'Good Boy,' Eloghosa's short story published in The Paris Review earlier this year features a narrator whose distinct personality produces a voice that is unwaveringly his own. Rendered in sharp-edged prose, the story covers an enormous amount of real estate in very little space with the narrator reminiscing on his past without dragging down the high-velocity narrative pace and while simultaneously living vicariously in a constantly unfolding present. Eloghosa sentences push subtle yet poignant emotional shifts within the story and the reader, adding another layer of texture to the text. The traditional gay coming of age tale centers the parent and their reaction; 'Good Boy' upends that formality, letting the character tell his own story on his own terms. Eloghosa says she didn't craft the tone; she listened to it. The last sentence came to her first when she sat down to write this piece, then the first sentence arrived shortly thereafter. The rest of the piece was written in the span of one evening, in her bed. In April, it was announced that Eloghosa won the 2021 Plimpton Prize for Fiction for 'Good Boy,' an award that celebrates "an outstanding story published by an emerging writer in the magazine in the previous calendar year."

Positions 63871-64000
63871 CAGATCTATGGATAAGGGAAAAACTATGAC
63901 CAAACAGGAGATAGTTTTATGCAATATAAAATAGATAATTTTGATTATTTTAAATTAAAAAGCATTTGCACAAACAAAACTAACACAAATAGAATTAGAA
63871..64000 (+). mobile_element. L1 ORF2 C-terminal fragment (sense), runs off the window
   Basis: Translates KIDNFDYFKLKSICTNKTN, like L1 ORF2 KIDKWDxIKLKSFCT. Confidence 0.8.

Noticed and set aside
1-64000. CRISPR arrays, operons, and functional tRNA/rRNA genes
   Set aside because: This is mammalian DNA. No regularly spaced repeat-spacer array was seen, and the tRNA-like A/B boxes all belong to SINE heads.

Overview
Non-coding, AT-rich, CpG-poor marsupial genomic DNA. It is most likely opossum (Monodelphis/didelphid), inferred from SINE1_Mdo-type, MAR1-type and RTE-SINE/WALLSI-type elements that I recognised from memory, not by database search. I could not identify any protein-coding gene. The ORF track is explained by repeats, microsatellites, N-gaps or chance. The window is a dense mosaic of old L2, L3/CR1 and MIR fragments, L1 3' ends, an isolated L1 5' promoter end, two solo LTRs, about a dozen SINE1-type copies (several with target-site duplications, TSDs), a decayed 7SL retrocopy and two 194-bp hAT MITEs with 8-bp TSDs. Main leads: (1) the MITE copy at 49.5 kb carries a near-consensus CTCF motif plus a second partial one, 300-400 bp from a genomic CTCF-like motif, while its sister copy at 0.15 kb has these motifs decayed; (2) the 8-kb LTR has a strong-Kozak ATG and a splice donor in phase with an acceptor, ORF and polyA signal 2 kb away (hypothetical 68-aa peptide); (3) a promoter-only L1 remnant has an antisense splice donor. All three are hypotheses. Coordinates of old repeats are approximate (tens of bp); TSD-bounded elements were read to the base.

Eloghosa's foray into writing began as all good stories do: with an Instagram DM. The year was 2015 and she was close to graduating with a degree in Industrial Economics from the University of Nottingham; the next step was a career in management consulting. When a friend sent her a link to a writing workshop in Nigeria, she was interested but remained hesitant. She procrastinated on the writing sample until the last day and then finally sent in a piece she wrote in two hours. Eloghosa didn't think much of the submission; she finished her exams then booked a post-grab celebratory trip with her best friend to Spain. After the tickets were bought and amidst the outfit planning, she got a call: she'd been accepted into the workshop. And as appealing as a summer beach vacation to Spain was, Eloghosa chose to fly back to Nigeria for the workshop, and it was there that she realized that it was possible to have a career as a writer. "The workshop changed everything for me," she says. "I realized that I could use this thing that I'd always loved in practical ways that could also support my life." Those workshop discussions brought up important questions that Eloghosa continues to explore in her stories today, one of them being who deserves to be centered in a story? "I think it helped loosen something up in my mind," she says, describing her experience in this workshop. "It made me realize that as much as there are many people in the world writing, my perspective is mine. It was the first space I've been in where I felt encouraged to infuse my Nigerian-ness into my storytelling."